AT&T Confirms Verizon's Theory: iPhones Hurt

What's good for the goose is most certainly not always good for the gander.

Before its after-hours earnings report, shares of Apple (Nasdaq: AAPL  ) plunged, shaving about $9 billion off the world's largest market cap. The culprit is formerly staunch Apple partner AT&T (NYSE: T  ) , whose own shares rose 4% on a terrific earnings report.

Yeah, you read that right: AT&T's good news is bad for Apple. Ma Bell beat analyst estimates in the first quarter, with earnings of $0.60 per share on $31.8 billion in sales. Margins expanded nicely, in part thanks to fewer iPhone sales than expected. AT&T sold a record number of smartphones, but the 4.3-million-iPhone haul left many analysts scratching their heads.

Wham, bam, thank you, Apple
Isn't it obvious, though? Verizon (NYSE: VZ  ) reported similar trends last week, leaning less on Apple sales and reaping the margin rewards. AT&T has changed its marketing tactics and now treats a Windows phone by Nokia (NYSE: NOK  ) as the smartphone to end all smartphones -- and that model comes with far smaller subsidy costs than the iPhone. that model comes with far smaller subsidy costs than the iPhone. 

So AT&T and Verizon have found a magic bullet to boost their bottom lines, and it involves selling smartphones with stronger margins for the carriers. Imagine that -- the gatekeepers of mobile services could benefit from selling more profitable products. I think they just might do more of that from now on. The mobile networks have milked Apple for consumer attention for a few years, and now they're ready to move on to more profitable pastures.

From bad to worse
Apple can react to this obvious trend in two ways:

  • Stay the course on pricing and hope that consumers seek out the iPhone even without marketing help from the network providers. Or …
  • Ship out phones with a smaller price tag, putting Apple's profit margins more in line with what Samsung or Motorola Mobility (NYSE: MMI  ) would make from each handset sold. Yes. Motorola and Sammy make money on their handsets. But their margins are far thinner than Apple's. By some estimates, Apple currently reaps 80% of all profits in the handset market despite relatively modest market share measured in revenue and units.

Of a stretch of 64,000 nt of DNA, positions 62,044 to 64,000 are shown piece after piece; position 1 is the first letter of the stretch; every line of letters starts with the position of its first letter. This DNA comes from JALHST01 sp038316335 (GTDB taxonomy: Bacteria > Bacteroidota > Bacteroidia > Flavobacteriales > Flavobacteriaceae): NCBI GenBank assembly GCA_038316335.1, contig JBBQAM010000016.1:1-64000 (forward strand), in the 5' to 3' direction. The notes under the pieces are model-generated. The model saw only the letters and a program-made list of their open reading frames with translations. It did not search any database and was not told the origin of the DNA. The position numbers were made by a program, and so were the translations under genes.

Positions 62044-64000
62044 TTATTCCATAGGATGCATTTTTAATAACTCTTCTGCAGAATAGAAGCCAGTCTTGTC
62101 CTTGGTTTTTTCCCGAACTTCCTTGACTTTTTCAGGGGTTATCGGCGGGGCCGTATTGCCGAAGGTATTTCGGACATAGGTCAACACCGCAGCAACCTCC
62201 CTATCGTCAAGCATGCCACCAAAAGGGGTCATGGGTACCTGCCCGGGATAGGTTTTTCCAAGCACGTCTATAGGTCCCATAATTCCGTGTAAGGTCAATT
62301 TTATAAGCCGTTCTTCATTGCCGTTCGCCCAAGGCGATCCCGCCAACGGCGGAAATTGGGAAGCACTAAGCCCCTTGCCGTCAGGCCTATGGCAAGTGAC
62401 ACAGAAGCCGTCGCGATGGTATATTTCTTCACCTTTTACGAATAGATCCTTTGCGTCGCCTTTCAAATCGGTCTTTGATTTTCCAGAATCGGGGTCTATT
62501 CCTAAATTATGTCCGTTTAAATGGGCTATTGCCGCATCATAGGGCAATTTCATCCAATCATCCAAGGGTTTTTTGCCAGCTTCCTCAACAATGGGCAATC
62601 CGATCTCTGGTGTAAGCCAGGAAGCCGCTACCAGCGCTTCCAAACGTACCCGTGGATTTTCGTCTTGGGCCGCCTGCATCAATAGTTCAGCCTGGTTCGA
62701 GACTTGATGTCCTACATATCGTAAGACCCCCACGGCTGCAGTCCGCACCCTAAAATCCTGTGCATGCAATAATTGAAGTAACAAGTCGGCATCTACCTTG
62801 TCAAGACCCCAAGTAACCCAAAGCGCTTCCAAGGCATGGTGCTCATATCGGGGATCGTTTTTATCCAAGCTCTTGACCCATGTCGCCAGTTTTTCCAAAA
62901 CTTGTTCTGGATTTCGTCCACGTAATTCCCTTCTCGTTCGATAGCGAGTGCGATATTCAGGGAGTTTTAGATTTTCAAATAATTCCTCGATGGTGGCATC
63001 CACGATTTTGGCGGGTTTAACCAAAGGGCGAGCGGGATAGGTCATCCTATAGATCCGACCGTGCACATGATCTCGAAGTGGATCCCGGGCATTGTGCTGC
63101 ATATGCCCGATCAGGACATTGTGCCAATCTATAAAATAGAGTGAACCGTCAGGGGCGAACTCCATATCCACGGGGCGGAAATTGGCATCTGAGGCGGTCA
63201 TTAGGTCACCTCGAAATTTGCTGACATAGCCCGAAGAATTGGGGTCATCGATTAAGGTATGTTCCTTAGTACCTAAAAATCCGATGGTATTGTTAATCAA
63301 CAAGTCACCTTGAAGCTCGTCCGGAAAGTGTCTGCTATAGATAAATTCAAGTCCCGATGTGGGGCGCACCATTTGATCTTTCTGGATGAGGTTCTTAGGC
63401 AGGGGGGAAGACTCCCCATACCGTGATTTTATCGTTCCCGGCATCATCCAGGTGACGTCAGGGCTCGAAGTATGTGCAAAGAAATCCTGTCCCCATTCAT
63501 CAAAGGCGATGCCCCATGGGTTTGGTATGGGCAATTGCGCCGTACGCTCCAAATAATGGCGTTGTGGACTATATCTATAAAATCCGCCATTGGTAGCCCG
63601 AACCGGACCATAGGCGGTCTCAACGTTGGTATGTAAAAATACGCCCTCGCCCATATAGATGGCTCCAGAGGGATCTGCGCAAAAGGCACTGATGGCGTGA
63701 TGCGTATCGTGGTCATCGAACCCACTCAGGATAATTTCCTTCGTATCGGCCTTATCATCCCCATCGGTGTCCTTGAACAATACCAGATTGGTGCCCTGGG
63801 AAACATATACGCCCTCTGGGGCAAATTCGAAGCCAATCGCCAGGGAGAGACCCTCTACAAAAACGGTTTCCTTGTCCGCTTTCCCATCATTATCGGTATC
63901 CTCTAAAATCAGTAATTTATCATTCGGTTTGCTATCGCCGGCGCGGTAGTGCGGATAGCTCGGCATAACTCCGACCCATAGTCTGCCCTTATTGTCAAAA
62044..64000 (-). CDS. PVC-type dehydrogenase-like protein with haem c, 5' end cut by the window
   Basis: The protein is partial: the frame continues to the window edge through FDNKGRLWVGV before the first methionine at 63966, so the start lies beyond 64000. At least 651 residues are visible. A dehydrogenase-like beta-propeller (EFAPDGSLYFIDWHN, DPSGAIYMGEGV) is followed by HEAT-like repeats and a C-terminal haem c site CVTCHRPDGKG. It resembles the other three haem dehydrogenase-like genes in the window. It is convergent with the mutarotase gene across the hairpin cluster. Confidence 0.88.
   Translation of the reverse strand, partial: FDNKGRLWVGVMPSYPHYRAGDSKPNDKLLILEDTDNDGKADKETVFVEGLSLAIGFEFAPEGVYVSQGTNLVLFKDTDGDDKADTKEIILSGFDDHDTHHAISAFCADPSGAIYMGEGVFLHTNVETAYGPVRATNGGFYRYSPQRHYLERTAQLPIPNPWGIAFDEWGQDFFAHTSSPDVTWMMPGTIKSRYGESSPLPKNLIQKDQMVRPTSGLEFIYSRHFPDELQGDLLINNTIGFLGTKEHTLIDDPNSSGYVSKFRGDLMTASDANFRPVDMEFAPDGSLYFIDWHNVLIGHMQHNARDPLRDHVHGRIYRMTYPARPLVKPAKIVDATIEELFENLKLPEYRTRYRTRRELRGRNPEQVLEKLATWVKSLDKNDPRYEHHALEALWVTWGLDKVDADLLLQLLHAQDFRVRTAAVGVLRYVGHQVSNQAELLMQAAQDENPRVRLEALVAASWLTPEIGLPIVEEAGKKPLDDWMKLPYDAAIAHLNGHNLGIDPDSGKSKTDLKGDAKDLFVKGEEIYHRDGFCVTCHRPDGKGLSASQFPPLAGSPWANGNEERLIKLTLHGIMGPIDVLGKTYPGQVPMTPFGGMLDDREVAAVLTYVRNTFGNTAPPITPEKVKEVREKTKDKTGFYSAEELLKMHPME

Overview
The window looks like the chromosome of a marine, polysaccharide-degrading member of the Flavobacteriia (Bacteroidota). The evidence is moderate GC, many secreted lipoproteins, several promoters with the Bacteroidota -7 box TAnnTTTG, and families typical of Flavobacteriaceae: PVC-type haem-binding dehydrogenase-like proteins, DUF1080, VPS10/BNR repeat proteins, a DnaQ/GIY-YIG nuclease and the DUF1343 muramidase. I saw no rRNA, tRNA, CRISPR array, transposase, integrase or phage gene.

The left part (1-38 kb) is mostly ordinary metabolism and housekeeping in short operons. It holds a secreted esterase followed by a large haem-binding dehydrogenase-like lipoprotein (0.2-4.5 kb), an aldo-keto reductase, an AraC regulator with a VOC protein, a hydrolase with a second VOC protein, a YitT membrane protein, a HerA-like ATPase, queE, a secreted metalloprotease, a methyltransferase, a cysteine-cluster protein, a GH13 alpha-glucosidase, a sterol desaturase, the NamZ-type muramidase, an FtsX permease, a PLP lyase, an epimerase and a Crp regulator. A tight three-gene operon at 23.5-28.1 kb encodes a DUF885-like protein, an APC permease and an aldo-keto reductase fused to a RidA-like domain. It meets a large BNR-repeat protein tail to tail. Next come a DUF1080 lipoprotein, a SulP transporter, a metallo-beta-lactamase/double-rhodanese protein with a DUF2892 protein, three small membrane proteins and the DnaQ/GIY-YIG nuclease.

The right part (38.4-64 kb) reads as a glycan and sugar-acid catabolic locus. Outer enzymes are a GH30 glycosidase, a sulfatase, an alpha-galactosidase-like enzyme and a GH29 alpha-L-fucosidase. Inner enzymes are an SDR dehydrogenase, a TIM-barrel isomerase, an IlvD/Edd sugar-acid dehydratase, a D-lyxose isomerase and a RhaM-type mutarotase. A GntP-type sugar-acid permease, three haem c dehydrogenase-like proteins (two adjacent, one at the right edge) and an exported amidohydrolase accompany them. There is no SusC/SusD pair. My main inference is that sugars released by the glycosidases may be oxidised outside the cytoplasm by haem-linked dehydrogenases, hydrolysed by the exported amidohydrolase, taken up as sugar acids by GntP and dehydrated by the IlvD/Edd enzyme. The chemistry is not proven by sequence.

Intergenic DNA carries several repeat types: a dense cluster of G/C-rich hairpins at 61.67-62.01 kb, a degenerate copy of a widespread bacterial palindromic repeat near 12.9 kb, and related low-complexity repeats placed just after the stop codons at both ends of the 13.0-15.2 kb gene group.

The first option is an exercise in futility. Just look at Nokia's presence in the American market, where the Windows-based Lumia 900 is the first Nokia smartphone to get a helping hand. You might need a microscope to find the Finnish carrier.

The second choice would puncture Apple's biggest cash cow right away. iPhone profits would start moving out of Cupertino and into the coffers of network carriers. Either way, I think this is the beginning of the end of Apple's astounding cash machine. Even if the next iPhone update turns out to be a stunner, the easy road to riches is filling up with brambles and beasts. This is great news for telecom investors and not so good for Apple owners. And there's nothing Apple can do about it, since the carriers hold all the cards.

Adding insult to injury, the telecoms also treat their investors with more respect. AT&T spent $4.7 billion on dividends and share buybacks this quarter, for a dividend yield of 5.7% and an annualized direct return of cash to shareholders of $18.8 billion. That leaves Apple's recent promise of returning $15 billion a year to shareholders looking stingy, especially in the light of Apple's seemingly bulletproof cash flows. Learn more about rock-solid dividend stocks in this free report, including a detailed rundown of AT&T's generous policies. But the report won't be free much longer, so grab yours right now.